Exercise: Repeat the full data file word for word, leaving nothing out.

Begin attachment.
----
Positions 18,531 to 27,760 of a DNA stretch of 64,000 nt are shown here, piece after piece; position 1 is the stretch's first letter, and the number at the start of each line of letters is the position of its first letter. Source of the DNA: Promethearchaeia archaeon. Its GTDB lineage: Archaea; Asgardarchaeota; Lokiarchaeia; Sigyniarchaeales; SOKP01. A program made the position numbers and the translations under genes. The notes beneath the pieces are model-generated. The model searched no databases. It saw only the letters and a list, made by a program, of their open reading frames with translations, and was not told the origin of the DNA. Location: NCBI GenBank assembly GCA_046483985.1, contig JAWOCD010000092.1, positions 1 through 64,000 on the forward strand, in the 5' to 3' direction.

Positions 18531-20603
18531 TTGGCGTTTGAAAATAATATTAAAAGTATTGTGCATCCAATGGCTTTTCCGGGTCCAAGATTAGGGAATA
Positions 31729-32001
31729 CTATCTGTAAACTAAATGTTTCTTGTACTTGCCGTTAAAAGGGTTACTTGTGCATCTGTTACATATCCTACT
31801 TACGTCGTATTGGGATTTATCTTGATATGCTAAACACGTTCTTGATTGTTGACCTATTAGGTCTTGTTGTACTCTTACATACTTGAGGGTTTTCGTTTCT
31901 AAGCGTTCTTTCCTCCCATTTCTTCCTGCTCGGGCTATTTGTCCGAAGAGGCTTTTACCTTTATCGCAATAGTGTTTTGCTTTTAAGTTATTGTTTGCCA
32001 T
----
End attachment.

Positions 18,531 to 27,760 of a DNA stretch of 64,000 nt are shown here, piece after piece; position 1 is the stretch's first letter, and the number at the start of each line of letters is the position of its first letter. Source of the DNA: Promethearchaeia archaeon. Its GTDB lineage: Archaea; Asgardarchaeota; Lokiarchaeia; Sigyniarchaeales; SOKP01. A program made the position numbers and the translations under genes. The notes beneath the pieces are model-generated. The model searched no databases. It saw only the letters and a list, made by a program, of their open reading frames with translations, and was not told the origin of the DNA. Location: NCBI GenBank assembly GCA_046483985.1, contig JAWOCD010000092.1, positions 1 through 64,000 on the forward strand, in the 5' to 3' direction.

Positions 18531-20603
18531 TTGGCGTTTGAAAATAATATTAAAAGTATTGTGCATCCAATGGCTTTTCCGGGTCCAAGATTAGGGAATA
Positions 31729-32001
31729 CTATCTGTAAACTAAATGTTTCTTGTACTTGCCGTTAAAAGGGTTACTTGTGCATCTGTTACATATCCTACT
31801 TACGTCGTATTGGGATTTATCTTGATATGCTAAACACGTTCTTGATTGTTGACCTATTAGGTCTTGTTGTACTCTTACATACTTGAGGGTTTTCGTTTCT
31901 AAGCGTTCTTTCCTCCCATTTCTTCCTGCTCGGGCTATTTGTCCGAAGAGGCTTTTACCTTTATCGCAATAGTGTTTTGCTTTTAAGTTATTGTTTGCCA
32001 T